On The String: The Old-Time Ballad Of J.P. Harris
Michelangelo Merisi, the Baroque-era painter known as Caravaggio, was a self-absorbed jerk, a brawler who killed at least one guy and an artist of stunning gifts who depicted the world with gory realism. He’s the one with all the heads separated from or being violently hacked off their owners. So when J.P. Harris, East Nashville’s renaissance man of roots music, started describing his vision for his new album cover to photographer Libby Danforth and she said “You want a Caravaggio,” he said, “Oh my god, you know what I’m getting at!”
The resulting cover photo is dramatic and forbidding enough to impel some to immediately buy the album without knowing what’s on it and others to run away. Harris is at the center, in all his hairy, tattooed, glowering glory, propping up a big spike hammer as if it was a walking cane. Behind him is a spread of opulent decadence with luminous persimmons, melons and grapes; wine bottles; and a pomegranate stabbed with a bloody wooden dagger. There’s even a head, not of J.P.’s thank heaven but that of a wild boar (taxidermy) with an apple in its mouth. Shot to look for all the world like an oil painting, it’s a cover that took commitment, courage and cleverness (for there are numerous visual references to the songs within). But this is the J.P. Harris way.
The 17th century is also the rough origin point for some of the songs on the new Harris album Don’t You Marry No Railroad Man. The artist, well-regarded for his electric honky tonk sound and vivid songwriting, found his country music footing many years ago in the old-time community. Seduced by old cassette tapes he traded around when he was rambling around the country as a teenager, he taught himself the clawhammer banjo and immersed himself in the scene at the nation’s old-time festivals, like Clifftop and Galax. Well before he had any idea he’d be a recording artist, traditional music became his guiding light. In his liner notes, Harris writes about being seduced by its qualities, “something more arcane, less refined, and somewhat hypnotic” than bluegrass. He’s toured small venues playing this style but never made an album in the genre.
“I made a list of about 25 different (songs) that did had just stayed with me over the years,” Harris says. “I wanted to pick tunes that I intuitively knew to my core and would know until the day I die. I can't forget them. They're so buried in my brain. But also, there is a long history of preservation in old time music. There are all these amazing tunes that we really don’t want to lose. Real deep old-time heads will know a lot of these songs, but there are a lot (that) my fans won’t. And I wanted to just sort of expose people to some stuff they maybe hadn't heard before.”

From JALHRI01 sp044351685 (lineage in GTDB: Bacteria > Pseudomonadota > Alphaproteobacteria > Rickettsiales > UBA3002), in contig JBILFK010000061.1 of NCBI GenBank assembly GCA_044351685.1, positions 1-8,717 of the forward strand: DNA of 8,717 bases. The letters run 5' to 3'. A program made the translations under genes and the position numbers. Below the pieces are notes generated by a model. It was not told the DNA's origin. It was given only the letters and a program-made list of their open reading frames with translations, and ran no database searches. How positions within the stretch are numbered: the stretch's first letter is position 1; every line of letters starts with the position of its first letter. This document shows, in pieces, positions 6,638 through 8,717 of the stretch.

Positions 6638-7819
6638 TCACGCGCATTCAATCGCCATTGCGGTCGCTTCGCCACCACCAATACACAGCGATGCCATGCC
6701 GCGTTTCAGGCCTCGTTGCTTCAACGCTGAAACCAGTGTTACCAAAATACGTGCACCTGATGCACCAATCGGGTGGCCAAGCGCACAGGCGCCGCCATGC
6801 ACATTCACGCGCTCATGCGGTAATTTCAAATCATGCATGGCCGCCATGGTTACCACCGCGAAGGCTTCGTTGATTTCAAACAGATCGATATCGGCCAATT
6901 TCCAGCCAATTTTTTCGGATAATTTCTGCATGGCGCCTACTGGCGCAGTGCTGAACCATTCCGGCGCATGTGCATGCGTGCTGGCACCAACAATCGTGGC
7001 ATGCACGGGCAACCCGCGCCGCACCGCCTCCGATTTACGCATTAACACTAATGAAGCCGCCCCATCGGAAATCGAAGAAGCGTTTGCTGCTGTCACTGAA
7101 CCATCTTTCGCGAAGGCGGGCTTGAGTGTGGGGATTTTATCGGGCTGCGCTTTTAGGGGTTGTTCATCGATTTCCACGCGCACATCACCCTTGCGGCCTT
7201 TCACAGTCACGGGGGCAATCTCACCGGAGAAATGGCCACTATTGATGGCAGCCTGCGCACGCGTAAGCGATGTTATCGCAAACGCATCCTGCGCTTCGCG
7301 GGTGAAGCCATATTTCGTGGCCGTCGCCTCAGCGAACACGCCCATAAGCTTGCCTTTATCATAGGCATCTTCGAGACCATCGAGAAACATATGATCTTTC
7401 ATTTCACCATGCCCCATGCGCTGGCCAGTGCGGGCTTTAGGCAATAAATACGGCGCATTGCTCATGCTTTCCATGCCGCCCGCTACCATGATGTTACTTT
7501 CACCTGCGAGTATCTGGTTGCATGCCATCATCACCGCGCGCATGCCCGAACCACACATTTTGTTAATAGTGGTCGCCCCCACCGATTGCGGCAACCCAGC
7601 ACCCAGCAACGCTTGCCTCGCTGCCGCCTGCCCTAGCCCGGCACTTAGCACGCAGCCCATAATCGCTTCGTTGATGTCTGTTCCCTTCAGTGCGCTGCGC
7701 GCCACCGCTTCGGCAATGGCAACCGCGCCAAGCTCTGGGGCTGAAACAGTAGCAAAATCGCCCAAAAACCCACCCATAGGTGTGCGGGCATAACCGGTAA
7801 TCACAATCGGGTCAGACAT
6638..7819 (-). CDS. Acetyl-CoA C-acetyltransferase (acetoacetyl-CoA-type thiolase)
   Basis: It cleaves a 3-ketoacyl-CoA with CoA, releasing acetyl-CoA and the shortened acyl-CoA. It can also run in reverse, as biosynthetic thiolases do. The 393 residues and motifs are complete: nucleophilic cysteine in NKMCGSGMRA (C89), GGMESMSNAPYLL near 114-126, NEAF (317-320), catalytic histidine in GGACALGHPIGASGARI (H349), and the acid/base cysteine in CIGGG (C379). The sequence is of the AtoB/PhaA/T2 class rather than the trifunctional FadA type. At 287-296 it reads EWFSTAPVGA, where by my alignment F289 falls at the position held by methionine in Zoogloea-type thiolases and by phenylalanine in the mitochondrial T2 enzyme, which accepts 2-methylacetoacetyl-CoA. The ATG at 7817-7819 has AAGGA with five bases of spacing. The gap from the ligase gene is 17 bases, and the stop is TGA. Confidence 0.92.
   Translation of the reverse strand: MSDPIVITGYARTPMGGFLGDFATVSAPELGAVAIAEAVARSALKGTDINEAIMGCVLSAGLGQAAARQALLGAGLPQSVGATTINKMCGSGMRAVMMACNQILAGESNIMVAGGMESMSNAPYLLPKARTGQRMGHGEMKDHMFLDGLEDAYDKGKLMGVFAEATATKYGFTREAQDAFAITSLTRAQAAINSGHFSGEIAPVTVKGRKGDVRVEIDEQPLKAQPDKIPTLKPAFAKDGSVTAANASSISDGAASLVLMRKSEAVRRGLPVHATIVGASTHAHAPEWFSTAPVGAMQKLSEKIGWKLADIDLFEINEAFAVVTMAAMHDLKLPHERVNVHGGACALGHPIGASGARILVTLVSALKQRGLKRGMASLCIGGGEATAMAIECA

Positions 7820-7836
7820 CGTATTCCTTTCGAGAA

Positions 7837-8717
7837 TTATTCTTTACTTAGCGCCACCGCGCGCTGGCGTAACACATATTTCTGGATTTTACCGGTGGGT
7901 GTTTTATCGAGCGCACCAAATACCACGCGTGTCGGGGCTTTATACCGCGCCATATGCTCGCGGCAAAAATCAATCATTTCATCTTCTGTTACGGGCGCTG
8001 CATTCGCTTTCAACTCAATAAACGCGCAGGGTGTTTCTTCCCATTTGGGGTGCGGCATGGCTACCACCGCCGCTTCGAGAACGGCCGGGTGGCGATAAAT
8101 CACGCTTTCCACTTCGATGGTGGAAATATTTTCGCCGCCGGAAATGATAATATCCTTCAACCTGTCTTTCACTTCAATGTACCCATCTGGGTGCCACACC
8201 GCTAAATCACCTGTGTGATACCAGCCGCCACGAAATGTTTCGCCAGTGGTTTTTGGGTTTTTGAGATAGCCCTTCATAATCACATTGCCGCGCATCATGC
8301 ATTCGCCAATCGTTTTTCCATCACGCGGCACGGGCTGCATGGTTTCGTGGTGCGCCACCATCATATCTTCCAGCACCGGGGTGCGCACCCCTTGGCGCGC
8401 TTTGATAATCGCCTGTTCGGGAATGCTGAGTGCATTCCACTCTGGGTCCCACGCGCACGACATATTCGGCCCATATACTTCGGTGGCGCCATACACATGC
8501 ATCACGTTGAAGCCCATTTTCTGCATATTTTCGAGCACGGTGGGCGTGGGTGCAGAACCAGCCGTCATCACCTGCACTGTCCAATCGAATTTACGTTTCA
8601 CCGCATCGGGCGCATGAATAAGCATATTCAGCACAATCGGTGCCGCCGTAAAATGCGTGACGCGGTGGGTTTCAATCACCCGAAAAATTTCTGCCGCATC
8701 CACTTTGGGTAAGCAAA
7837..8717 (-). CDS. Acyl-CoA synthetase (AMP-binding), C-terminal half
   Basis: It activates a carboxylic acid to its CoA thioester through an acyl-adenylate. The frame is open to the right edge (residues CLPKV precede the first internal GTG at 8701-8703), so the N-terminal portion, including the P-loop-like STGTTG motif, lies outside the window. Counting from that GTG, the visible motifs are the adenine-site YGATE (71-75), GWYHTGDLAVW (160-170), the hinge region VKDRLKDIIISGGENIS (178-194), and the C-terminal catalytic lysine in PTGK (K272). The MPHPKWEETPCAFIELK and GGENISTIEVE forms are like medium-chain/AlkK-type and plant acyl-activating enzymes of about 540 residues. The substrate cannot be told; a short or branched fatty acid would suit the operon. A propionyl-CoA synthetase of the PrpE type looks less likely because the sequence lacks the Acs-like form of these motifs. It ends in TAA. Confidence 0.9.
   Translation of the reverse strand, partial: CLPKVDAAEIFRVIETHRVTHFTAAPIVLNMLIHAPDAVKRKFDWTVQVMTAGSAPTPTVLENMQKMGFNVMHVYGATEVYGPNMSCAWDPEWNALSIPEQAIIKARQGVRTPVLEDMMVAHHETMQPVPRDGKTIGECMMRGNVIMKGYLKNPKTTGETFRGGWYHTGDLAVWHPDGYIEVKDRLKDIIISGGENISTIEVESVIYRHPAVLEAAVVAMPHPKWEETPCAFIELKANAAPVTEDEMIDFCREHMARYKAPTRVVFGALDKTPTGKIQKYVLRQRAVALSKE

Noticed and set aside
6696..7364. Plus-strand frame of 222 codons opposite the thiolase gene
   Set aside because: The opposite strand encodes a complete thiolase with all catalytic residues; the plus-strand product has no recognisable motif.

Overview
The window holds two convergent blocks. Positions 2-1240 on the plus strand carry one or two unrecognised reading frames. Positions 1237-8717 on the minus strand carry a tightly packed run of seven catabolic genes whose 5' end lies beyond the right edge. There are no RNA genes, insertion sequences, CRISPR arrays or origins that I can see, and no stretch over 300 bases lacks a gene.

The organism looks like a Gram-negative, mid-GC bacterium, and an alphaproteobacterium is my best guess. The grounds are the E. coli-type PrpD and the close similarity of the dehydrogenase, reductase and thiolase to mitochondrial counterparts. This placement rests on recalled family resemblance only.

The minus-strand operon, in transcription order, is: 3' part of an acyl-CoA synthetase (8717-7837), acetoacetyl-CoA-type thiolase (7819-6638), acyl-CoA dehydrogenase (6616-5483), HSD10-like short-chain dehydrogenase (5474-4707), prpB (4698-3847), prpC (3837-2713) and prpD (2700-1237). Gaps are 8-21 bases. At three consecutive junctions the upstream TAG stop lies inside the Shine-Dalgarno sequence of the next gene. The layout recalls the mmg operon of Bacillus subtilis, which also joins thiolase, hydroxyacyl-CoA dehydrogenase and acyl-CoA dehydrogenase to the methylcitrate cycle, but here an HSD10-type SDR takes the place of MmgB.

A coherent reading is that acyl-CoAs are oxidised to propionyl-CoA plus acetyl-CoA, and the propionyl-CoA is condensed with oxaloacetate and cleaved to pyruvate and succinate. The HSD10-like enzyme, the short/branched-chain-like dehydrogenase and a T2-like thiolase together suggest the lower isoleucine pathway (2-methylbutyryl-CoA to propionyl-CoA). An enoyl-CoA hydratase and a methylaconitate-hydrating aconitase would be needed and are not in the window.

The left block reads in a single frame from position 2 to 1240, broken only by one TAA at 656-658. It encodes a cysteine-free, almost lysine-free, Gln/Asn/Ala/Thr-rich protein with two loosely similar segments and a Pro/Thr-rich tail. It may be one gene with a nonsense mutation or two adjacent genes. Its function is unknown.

If DYMNRM was the first old-time album somebody had ever listened to, I’d say a couple of things to them by way of orientation. First, while the instrumentation, an old nylon stringed banjo played clawhammer style and fiddle from partner (and record producer) Chance McCoy on most tracks is integral to the genre, the feeling achieved here is slower and more stately than the rollicking dance-ready quality you’ll often hear in old-time. Harris went for a mood that’s more atmospheric and more focused on lyrics, sung in his hearty bass/baritone.
That’s the other point, that the songs are exemplars of ballads with a very long, mostly Anglo-Saxon lineage. Album opener “House Carpenter” has its origins in 17th century Scotland and also goes by the titles “The Daemon Lover” and “James Harris.” It’s been recorded by Bob Dylan, Doc Watson, Joan Baez and dozens of other folk singers. “Country Blues,” a song famously from the repertoire of Dock Boggs, has been a favorite among bluegrassers in the past decade or more. Some of these songs like “Mole In The Ground” can be found on the Harry Smith Anthology of American Folk Music, which helped spark the folk revival of the 1950s. And don’t miss “Last Chance,” a solo banjo instrumental paced and plunked to emphasize the West African origins of the banjo.
In Episode 178 of The String, J.P. Harris, from his self-renovated home in East Nashville, talks about his years train-hopping and seeking adventure, his introduction to banjo playing, the origins of his trade in historic carpentry and a wild story about building the studio on which he and McCoy made the album. As I say in the piece, Harris might be the most interesting man in roots music. I just wish we had a few more hours for his endless stories.